19.The Department quite reasonably wants to reduce scope for fraud and error within childcare support. But the approach it has chosen is in direct conflict with Universal Credit’s wider objectives. Universal Credit claimants have to pay the considerable costs of childcare upfront, and then wait to be reimbursed. These upfront costs for childcare are not only a disincentive to work: for some Universal Credit claimants they will either make working unaffordable, or force them to take on debt in order to do so. The Department has chosen this approach despite alternative options, such as direct payments to providers, being available. Universal Credit’s system contrasts sharply with Tax Free Childcare, an alternative scheme aimed at better-off parents. Users of that scheme can pay into their accounts before paying for childcare, receive support from Government immediately via a top up, and make payments direct from their account to their provider.

20.We recommend the Department develops Universal Credit’s systems to enable childcare costs to be paid directly to childcare providers. This would alleviate the problem of prohibitive upfront costs, help claimants with budgeting, and give providers themselves much-needed certainty of income. Direct payments would also substantially reduce the risk of fraud and error.

21.The Department says paying costs direct to providers would require changes to Universal Credit’s payment system, which will take some time to make. That does not mean direct payments are not the right thing to do. It does, however, mean that the Department will need to devise an interim solution to help claimants meet their costs and get into work.

Helping claimants with upfront costs

22.The Department told us that it already has provision in place to help claimants who are struggling with the upfront costs of childcare:56

a)The Flexible Support Fund (FSF/the Fund). This is a discretionary fund, allocated by Jobcentre Plus Work Coaches to help the claimants that they support overcome barriers to work. Payments made via the FSF do not have to be paid back by the claimant.

b)Budgeting Advances. These are available to people who have been claiming Universal Credit for at least six months and who can demonstrate low income over that period (below £3,600 for couple, or £2,600 for single parents). Claimants are required to pay them back.57

The Department told us these options would be most helpful when a claimant either moves into work for the first time, or substantially increases their hours.58 This suggests that both the FSF and Budgeting Advances are intended to help with one-off or temporary difficulties with paying for childcare. Citizens Advice pointed out that the Department’s reliance on these measures does not address the longer-term challenges of paying for childcare under UC, such as misalignment between childcare and UC payment schedules.59

Case study 5: Lucy

Lucy is a single mum of two from Manchester, who is receiving childcare support through Universal Credit. Lucy says:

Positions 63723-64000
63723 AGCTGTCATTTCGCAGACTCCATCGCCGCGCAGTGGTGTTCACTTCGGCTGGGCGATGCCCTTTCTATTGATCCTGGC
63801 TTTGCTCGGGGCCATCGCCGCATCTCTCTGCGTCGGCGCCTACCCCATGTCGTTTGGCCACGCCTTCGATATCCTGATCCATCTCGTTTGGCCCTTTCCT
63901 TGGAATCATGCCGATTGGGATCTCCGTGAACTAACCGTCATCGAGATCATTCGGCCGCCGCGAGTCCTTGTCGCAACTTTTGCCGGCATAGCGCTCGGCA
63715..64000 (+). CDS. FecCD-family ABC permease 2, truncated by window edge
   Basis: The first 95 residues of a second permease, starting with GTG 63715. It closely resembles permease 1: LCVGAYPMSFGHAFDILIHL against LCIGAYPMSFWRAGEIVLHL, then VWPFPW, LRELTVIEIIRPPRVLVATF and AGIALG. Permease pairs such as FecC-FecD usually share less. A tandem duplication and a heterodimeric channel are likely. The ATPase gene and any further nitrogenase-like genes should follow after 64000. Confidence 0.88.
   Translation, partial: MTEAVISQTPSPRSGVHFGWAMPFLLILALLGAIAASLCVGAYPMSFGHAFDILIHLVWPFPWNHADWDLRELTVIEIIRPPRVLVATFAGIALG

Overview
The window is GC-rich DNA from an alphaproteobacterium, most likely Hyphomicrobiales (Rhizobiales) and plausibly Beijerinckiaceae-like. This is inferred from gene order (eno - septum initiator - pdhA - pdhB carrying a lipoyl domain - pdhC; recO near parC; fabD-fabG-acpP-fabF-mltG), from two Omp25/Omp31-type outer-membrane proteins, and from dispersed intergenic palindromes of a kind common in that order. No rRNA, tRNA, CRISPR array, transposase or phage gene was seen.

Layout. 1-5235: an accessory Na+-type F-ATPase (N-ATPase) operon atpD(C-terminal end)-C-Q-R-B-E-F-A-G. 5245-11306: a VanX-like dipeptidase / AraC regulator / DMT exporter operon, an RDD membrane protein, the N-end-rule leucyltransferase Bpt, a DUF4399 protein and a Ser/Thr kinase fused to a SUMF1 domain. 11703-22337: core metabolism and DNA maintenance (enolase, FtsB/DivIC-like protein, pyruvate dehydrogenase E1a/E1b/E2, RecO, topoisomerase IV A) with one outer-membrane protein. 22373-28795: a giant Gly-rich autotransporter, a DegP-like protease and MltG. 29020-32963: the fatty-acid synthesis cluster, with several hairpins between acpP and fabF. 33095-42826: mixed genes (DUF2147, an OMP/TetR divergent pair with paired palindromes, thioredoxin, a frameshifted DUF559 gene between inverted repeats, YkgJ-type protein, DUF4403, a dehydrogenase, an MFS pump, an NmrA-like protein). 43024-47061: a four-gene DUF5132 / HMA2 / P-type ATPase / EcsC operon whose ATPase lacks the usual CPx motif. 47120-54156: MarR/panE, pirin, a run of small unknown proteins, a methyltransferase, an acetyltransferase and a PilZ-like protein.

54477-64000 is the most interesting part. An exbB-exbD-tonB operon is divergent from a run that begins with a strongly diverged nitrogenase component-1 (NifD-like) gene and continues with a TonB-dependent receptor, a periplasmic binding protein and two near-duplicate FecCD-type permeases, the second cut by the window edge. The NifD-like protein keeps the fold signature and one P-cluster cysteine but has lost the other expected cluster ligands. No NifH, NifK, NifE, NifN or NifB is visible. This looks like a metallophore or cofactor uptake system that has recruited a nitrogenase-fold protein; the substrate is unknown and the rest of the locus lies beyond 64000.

In order to access childcare and go back to work, I’ve had to find a substantial amount of money upfront to put my children into childcare. Being on Universal Credit and needing the support, I don’t have the savings to pay several hundred pounds of nursery fees upfront. I’ve had to borrow money from my parents and take out loans in order to make ends meet and pay those upfront costs.

Difficulty in paying these upfront costs has often resulted in Lucy having to pay her childcare provider late. She also said that she has never been paid her childcare reimbursements from Universal Credit on time, despite always reporting her childcare costs on time, either over the phone or by going into the Jobcentre with receipts. She always has to ring and chase.

Lucy has also struggled with the lack of information and advice on the support available for childcare through Universal Credit. When she first started claiming childcare through Universal Credit she was not made aware of the Flexible Support Fund or any other support to help with upfront costs. Instead she had to rely on borrowing money from family and friends. When she asked at the Jobcentre about support she was given conflicting advice about what the Flexible Support Fund and Budgeting advances could be used for.

Source: <Save the Children>

Budgeting Advances

23.Budgeting Advances are interest free loans. Claimants pay them back to the Department over a maximum of 12 months. To be eligible, claimants must usually have been claiming UC or Jobseeker’s Allowance, Employment and Support Allowance or Income Support for at least six months. They must also have earned less than £2,600 (for single claimants) or £3,600 (for couples) in the last six months, and have paid off any previous Budgeting Advances.60 Witnesses told us that these eligibility criteria prevent some households who might need them for help with childcare from receiving a Budgeting Advance. For example, claimants who have moved in and out of work in the last few months, or those who are already in work but looking to increase their hours, are likely to find that they exceed the earnings threshold.61